Before the injury, Rubio started in 31 games, playing above expectations and displaying a special passing ability reminiscent of the late, great "Pistol" Pete Maravich.
What made Rubio a special player last season was his ability to make his teammates better. His passing was contagious. It's no surprise that the Wolves fell apart following Rubio's injury.
If Rubio returns to full strength, he will continue to be a special talent in the NBA for a long time. Point guards with the ability to raise the games of their teammates don't grow on trees.
4. John Wall
The No. 1 pick in the 2010 NBA draft has been somewhat of a disappointment so far. There's no doubt the talent is there, but John Wall sometimes looks clueless on the court.
The thing Wall has going for him is his infinite potential. He has rare athletic talents similar to LeBron James or Russell Westbrook. The Washington Wizards did Wall good by shipping off many of their bonehead players, including JaVale McGee and Nick Young.
McGee and Young are each talented players, but neither had a high basketball IQ. When a team has too many inexperienced, young players, it can be a poisonous learning environment.
Wall needs to improve on making his teammates better, a skill that is needed to be a successful point guard in the NBA. Wall also needs to improve his jump shot in order to keep defenses honest. He's too one-dimensional at the moment.
Once Wall develops a consistent jumper, he will become an unstoppable force. His first step is lightning-quick. If defenders know Wall can knock down the open jump shot, he will leave many defenders lost in their shoes because they won't be able to play off him.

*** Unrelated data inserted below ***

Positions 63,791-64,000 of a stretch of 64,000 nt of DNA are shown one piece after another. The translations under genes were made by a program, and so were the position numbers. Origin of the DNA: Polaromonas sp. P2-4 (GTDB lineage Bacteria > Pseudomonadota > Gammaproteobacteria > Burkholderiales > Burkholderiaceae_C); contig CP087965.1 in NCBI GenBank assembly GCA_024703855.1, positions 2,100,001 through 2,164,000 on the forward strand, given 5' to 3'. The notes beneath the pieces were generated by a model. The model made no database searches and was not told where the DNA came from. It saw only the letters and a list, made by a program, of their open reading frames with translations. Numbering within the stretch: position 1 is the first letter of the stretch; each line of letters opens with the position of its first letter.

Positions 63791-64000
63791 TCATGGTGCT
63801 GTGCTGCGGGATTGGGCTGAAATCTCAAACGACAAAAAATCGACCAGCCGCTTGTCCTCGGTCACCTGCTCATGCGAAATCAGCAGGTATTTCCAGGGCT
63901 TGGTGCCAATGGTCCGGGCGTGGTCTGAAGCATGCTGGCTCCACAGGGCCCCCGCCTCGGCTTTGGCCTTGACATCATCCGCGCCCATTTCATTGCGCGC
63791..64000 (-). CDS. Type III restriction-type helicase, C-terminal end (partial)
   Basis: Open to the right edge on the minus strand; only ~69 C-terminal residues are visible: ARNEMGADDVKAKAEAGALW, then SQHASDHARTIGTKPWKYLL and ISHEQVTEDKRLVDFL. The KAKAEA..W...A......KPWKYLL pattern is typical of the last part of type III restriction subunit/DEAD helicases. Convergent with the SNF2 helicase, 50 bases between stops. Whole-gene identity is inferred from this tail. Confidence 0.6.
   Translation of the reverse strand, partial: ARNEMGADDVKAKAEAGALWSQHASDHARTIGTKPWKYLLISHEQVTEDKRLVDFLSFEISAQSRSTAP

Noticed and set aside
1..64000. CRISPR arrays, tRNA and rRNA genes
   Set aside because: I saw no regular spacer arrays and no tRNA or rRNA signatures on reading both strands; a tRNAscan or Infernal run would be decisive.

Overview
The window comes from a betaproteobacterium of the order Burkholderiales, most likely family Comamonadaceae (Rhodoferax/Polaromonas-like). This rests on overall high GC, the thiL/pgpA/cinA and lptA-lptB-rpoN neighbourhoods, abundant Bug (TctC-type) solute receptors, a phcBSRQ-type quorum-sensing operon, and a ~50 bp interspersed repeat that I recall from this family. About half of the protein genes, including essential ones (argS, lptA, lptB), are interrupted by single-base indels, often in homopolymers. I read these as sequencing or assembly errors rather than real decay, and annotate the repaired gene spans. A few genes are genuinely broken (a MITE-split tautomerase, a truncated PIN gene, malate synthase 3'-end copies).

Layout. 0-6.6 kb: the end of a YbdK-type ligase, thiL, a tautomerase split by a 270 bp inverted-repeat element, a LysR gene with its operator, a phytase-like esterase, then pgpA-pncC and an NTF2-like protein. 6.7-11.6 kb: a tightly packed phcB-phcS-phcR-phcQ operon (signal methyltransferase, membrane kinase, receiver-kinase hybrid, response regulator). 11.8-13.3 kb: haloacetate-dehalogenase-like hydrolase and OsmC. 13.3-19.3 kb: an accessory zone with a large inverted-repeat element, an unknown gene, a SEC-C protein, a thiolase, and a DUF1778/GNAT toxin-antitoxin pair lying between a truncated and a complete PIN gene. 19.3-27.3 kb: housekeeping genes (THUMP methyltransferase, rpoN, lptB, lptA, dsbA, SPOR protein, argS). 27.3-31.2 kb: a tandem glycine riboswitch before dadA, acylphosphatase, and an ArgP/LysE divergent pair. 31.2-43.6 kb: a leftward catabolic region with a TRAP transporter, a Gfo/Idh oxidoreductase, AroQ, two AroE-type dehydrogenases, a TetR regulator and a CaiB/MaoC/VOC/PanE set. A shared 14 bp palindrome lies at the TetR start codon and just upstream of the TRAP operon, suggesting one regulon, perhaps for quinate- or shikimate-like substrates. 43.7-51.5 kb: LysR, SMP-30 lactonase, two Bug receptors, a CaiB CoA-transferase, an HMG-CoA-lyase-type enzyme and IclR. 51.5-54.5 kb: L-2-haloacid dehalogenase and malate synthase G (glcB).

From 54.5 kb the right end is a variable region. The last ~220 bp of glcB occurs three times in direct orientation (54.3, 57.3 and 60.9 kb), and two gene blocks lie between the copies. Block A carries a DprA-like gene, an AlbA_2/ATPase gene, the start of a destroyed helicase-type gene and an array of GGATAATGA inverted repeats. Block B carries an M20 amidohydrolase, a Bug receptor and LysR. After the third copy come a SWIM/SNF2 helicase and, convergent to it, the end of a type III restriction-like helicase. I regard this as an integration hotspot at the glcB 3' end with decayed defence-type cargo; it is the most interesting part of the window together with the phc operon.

3. Paul George
Paul George made a big leap from his rookie to sophomore season. In the 2011-12 season, George averaged 12.1 points and 5.6 rebounds per game.
Since the shooting guard position is currently the weakest it's ever been (seriously, think of the top five shooting guards at the moment), George could elevate himself into the elite class as soon as next season.
George has a body similar to Tracy McGrady. He's 6'8" and weighs 215 pounds. Physically, George is one of the most imposing guards in the entire NBA.
George got valuable playoff experience this year when the Indiana Pacers lost to the Miami Heat in six games after knocking off the Orlando Magic in the first round. He struggled, as most young players do their first time in the NBA postseason.
George will use the playoffs as motivation to continue to improve his game. By 2015, the Indiana Pacers may no longer be Danny Granger's team, but George's team.
2. DeMarcus Cousins
DeMarcus Cousins emerged in 2011-12 as one of the best low-post presences in the NBA.
The Sacramento Kings once again finished the year on a disappointing note, but Cousins' emergence as a go-to guy is at least something the franchise can build on.
Cousins' offensive game is great, especially compared to other young post players around the league. Once Cousins develops a consistent mid-range jump shot, he will be a nightmare for opposing teams.
Cousins' rebounding ability is what will make him a future perennial All-Star. He finished the 2011-12 season averaging 11 rebounds per game, 17.3 per 48 minutes. Twice, Cousins finished with a game with 20.
Cousins is the best player the Kings have had since Chris Webber. Playing for the USA Select Team this summer will do wonders for Cousins' development. Surely, 2012-13 will be a big year for Cousins. By 2015, expect him to be a perennial All-Star.
1. Kyrie Irving
Boy, did the Cleveland Cavaliers get lucky. One year removed from the Decision, the Cavaliers again struck gold in the draft lottery.
Kyrie Irving, the reigning Rookie of the Year, is the best young point guard in the NBA. Irving is not only a deadly slasher, but he's a great spot-up shooter as well. He shot 47 percent from the field, 40 percent from behind the arc and 87 percent from the free-throw line his rookie season.
Irving isn't just a scorer—he gets his teammates involved as well. Irving averaged 5.4 assists per game his rookie year, which is impressive considering he doesn't have the most talented teammates.
Irving also has shown the ability to play well in late-game situations. He is the third-youngest player to make a game-winning field goal or free throw since 2002-03.
If the Cavaliers can build a young foundation around Irving unlike they did with LeBron James, this team could be the next Oklahoma City Thunder. Irving is that special of a player. It won't be long until he's starting for the Eastern Conference in the All-Star game.